Accessibility of our shows:
All shows by florschütz & döhnert invite the audience to experience theater with their individual prior experience and abilities. The productions work without words and are visually comprehensible. The associative visual language is open to people of all ages! Beyond language skills, the productions offer a “reading” between the lines and complex sensory impressions on several levels, which can be experienced according to ability. The resonance from deaf and hard of hearing people, people with limited mobility, cognitive and mental impairments and other 


Live and in person at the Festival Theatre, Stratford Festival, Stratford, Ont. Runs until Oct. 27, 2024.

Book by Karey Kirkpatrick and John O’Farrell

Music and lyrics by Wayne Kirkpatrick and Karey Kirkpatrick

Conceived by Karey Kirkpatrick and Wayne Kirkpatrick

Directed and choreographed by Donna Feore

Music director, Laura Burton

Set and costumes by Michael Gianfrancesco

Lighting by Bonnie Beecher

Sound by Haley Parcher

Cast: Carla Bennett

Devon Michael Brown

Jeremy Carver-James

Dan Chameroy

Juan Chioran

Starr Domingue

Henry Firmston

Jordan Goodridge

Bonnie Jordan

Alex Kelly

Bethany Kovarik

Jeff Lillico

Amanda Lundgren

Gracie Mack

Anthony MacPherson

Jordan Mah

Kevin “Koovy’ McLachlan

Jamie Murray

Khadijah Roberts-Abdullah

Steve Ross

Jason Sermonia

Olivia Sinclair-Brisbane

Mark Uhre

And a large chorus.

Joyful, funny, smartly directed and choreographed and breathlessly performed.

The Story. Something Rotten! is not one of your better-known musicals because it opened in April, 2015 just before a little epic named Hamilton opened in August, 2015. Everything disappears when next to Hamilton.


The book for Something Rotten!  is by Karey Kirkpatrick and John O’Farrell. The music and lyrics are by Wayne Kirkpatrick and Karey Kirkpatrick.

Something Rotten! is a wild, funny musical about trying to be successful writers during the time of Shakespeare (1595), who is at the top of his game. Two brothers, Nick and Nigel Bottom run a theatre in London, England, and are always playing catch-up to Shakespeare who is wildly successful.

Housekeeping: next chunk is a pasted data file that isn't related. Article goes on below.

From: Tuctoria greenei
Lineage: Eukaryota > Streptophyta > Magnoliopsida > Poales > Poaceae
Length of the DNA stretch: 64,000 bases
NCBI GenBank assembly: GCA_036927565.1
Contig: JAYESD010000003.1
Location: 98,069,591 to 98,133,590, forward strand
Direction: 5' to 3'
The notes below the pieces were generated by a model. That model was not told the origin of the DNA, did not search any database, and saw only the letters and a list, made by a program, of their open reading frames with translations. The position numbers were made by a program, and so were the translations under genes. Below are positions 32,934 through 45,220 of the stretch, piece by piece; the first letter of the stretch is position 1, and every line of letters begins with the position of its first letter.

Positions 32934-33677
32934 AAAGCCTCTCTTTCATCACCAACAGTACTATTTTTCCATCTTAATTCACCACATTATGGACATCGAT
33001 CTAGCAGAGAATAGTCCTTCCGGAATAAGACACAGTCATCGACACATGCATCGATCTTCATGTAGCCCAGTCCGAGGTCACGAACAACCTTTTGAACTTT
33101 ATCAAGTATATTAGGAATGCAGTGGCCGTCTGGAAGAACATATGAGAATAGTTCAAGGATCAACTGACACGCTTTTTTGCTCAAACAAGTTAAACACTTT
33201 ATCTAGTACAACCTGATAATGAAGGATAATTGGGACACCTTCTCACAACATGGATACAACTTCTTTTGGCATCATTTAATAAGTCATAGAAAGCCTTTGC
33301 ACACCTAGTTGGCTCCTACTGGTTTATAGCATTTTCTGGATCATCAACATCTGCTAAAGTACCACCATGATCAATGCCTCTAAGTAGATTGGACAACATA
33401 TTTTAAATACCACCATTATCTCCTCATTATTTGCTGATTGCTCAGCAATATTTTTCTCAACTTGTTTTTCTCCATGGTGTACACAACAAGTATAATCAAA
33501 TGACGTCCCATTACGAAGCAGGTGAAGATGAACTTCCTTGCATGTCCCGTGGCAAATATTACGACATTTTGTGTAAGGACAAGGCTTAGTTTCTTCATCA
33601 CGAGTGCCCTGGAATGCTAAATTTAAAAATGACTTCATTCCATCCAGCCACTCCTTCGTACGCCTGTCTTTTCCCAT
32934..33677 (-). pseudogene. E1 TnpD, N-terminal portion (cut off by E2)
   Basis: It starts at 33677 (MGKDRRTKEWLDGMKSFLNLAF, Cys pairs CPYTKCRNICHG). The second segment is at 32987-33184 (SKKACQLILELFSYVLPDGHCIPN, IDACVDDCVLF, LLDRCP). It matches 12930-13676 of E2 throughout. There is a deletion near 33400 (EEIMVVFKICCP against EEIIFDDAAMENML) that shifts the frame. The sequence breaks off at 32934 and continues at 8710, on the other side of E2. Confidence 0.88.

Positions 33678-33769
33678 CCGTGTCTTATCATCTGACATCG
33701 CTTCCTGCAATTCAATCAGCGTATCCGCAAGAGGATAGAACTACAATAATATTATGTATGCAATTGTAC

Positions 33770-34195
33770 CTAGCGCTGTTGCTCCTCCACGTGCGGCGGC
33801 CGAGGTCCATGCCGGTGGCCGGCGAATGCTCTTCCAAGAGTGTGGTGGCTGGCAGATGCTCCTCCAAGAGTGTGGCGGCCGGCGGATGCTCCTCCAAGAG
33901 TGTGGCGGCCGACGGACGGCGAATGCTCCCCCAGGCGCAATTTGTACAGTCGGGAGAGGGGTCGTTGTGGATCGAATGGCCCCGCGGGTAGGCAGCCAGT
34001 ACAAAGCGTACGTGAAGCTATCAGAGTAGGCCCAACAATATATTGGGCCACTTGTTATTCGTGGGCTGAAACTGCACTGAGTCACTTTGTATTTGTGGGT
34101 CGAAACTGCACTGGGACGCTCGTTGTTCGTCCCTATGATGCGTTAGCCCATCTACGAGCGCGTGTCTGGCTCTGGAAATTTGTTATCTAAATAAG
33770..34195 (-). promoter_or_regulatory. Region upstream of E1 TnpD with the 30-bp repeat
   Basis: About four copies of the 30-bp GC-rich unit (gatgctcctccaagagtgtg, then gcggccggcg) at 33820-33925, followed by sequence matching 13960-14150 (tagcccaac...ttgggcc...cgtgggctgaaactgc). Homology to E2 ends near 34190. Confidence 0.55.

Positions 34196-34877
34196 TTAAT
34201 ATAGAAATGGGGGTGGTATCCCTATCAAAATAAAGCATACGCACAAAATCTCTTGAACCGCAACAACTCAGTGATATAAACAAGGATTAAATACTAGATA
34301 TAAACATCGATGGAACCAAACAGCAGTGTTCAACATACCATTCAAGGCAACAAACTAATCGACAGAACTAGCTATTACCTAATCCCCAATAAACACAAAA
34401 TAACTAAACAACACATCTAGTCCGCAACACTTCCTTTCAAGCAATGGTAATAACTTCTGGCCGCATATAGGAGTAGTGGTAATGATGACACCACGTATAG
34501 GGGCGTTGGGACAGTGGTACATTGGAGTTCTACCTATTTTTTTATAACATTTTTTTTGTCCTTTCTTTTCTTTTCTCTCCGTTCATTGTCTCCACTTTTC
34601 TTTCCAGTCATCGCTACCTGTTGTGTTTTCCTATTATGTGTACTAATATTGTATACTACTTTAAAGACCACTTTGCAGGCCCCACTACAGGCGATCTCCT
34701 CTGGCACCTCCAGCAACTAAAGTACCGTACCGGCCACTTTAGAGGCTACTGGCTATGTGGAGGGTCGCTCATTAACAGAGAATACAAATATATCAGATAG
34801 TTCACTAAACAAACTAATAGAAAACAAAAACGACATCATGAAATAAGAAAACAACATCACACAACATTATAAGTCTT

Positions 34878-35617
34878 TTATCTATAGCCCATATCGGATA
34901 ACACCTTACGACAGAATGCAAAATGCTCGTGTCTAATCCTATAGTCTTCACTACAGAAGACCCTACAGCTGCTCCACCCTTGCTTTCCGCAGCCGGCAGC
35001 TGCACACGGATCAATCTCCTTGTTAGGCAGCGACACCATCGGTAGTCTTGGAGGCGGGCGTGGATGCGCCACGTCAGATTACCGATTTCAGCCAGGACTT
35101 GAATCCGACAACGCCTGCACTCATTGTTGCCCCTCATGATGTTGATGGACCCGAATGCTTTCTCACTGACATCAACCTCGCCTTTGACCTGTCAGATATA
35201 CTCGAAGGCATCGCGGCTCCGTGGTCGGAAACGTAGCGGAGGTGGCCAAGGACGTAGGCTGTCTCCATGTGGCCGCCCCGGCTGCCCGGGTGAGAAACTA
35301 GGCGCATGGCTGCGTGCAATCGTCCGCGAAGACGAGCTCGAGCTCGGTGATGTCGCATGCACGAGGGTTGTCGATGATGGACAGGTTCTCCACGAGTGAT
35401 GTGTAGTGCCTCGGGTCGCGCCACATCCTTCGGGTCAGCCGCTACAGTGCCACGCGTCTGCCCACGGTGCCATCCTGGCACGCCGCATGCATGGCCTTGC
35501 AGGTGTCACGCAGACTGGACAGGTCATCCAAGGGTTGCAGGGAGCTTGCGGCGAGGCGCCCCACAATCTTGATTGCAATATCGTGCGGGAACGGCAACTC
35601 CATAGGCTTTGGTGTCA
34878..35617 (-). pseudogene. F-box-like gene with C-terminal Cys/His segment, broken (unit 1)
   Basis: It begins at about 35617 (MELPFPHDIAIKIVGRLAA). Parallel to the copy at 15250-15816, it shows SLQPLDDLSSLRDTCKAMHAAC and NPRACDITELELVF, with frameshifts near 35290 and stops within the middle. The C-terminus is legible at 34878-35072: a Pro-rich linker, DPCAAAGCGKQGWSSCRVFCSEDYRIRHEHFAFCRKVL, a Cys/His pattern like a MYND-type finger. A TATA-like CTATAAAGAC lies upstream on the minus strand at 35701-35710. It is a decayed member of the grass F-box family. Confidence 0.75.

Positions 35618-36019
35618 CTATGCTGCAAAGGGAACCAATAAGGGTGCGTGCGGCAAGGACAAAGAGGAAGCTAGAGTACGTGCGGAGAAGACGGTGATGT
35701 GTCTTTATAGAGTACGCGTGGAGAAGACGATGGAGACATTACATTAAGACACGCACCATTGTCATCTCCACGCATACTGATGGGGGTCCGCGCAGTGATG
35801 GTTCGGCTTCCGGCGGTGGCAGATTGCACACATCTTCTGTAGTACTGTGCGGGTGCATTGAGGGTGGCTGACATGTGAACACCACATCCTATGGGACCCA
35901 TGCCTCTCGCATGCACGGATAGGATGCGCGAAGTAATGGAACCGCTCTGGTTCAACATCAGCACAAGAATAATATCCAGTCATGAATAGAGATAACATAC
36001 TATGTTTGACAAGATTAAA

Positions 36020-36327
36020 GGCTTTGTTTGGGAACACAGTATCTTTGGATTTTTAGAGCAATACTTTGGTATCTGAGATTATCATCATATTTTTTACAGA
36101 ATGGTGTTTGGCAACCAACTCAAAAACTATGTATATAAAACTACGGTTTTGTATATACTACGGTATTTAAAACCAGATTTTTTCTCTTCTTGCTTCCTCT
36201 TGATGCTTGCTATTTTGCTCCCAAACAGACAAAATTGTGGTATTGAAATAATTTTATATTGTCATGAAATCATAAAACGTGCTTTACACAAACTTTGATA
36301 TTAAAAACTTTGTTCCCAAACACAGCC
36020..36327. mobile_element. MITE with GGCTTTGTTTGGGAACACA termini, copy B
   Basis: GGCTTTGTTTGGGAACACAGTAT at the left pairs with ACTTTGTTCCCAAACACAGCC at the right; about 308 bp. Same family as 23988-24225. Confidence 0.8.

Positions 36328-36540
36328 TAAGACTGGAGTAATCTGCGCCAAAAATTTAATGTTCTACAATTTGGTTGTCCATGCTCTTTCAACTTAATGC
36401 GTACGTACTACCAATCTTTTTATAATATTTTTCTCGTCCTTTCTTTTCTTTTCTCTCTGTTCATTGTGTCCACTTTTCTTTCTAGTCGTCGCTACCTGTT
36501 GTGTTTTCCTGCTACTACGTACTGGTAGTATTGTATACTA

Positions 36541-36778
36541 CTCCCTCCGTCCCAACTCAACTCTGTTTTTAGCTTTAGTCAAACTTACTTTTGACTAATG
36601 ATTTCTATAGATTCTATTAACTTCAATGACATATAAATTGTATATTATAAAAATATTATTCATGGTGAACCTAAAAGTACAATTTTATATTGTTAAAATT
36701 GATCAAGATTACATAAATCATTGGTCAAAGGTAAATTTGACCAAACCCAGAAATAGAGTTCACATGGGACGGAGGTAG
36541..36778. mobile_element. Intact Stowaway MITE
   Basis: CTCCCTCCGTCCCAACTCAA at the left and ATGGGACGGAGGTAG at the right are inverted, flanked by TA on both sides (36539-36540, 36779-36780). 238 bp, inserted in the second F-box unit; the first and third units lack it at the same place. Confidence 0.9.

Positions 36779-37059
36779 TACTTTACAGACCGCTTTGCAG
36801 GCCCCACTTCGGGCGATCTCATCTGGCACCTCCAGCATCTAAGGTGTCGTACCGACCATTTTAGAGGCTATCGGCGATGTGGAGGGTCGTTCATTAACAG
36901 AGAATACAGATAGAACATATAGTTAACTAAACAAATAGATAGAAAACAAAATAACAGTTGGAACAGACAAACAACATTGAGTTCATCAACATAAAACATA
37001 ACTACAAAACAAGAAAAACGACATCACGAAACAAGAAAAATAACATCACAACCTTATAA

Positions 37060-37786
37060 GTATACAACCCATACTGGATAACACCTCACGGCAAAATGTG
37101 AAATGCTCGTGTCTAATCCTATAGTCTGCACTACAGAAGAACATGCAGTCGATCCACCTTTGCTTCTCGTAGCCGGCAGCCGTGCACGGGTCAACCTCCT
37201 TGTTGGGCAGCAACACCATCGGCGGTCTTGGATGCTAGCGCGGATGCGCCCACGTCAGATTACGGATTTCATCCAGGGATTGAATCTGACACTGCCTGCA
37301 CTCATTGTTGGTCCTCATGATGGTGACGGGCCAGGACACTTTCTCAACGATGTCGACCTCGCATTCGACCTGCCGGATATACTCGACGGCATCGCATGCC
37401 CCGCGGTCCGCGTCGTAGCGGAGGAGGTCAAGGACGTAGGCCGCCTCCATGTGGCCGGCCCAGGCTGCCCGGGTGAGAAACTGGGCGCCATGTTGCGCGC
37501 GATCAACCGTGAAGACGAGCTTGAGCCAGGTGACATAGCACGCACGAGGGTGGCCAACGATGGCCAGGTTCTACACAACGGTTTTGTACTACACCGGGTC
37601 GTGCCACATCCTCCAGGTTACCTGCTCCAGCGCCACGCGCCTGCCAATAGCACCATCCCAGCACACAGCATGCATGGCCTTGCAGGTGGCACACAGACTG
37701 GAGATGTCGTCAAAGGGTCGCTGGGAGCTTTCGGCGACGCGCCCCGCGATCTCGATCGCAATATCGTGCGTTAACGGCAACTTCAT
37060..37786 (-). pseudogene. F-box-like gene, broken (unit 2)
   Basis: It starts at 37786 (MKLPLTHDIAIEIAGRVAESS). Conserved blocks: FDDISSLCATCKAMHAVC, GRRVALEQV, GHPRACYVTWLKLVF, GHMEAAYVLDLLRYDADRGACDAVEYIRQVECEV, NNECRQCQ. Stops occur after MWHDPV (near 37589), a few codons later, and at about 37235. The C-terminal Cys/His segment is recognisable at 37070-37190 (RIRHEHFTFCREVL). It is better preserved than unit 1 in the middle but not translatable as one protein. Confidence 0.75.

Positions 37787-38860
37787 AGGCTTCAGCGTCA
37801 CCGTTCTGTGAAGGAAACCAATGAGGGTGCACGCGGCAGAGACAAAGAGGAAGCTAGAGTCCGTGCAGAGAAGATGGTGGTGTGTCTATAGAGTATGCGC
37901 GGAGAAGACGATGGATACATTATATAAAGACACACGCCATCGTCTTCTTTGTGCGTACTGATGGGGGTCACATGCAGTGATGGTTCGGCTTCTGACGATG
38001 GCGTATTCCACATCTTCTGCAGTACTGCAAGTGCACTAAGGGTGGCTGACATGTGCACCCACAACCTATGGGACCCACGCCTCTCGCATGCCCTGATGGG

Nigel is the poet-playwright of the two brothers, and he likes Shakespeare’s work and even shows him some of his poems. Shakespeare is not above stealing lines or ideas from Nigel.  Nick hates Shakespeare and needs something to better him so he goes to a soothsayer named Nostradamus to read the future about what will be the rage.

Nick is told something called a musical will be the new rage—it’s a kind of theatre when actors will talk but when anyone least expects it, the actor will start singing. Nick thinks this is wild but he’s desperate and goes along with it. And Nick is also told what the subject matter is of Shakespeare’s next hit….so stealing is not really a crime here as long as you can sing and dance to it.

The Performance. The Kirkpatrick brothers, Karey and Wayne get off to a rousing start with “Welcome to the Renaissance” that sets the time, tone and pace of the show. It’s a rousing ode to what is going on in world/England at the time; it’s lead in song with beaming joy by the Minstrel, exuberantly played by Jeremy Carver-James and the chorus.

It also establishes that the sound for the orchestra and singers is too loud and not balanced. The singers sound almost piercing and the band thumps away and almost drowns out the words. Now that can’t be right. The Festival Theatre is stunning acoustically. The audience can hear a whisper when the natural voice is properly projected for Shakespeare etc. Why can’t that balance be achieved for this musical. (That piercing volume was not a problem for La Cage Aux Folles at the Avon). Something Rotten! is not a rock concert—can’t something finally be done about this endless problem of “TOO LOUD!” End of rant.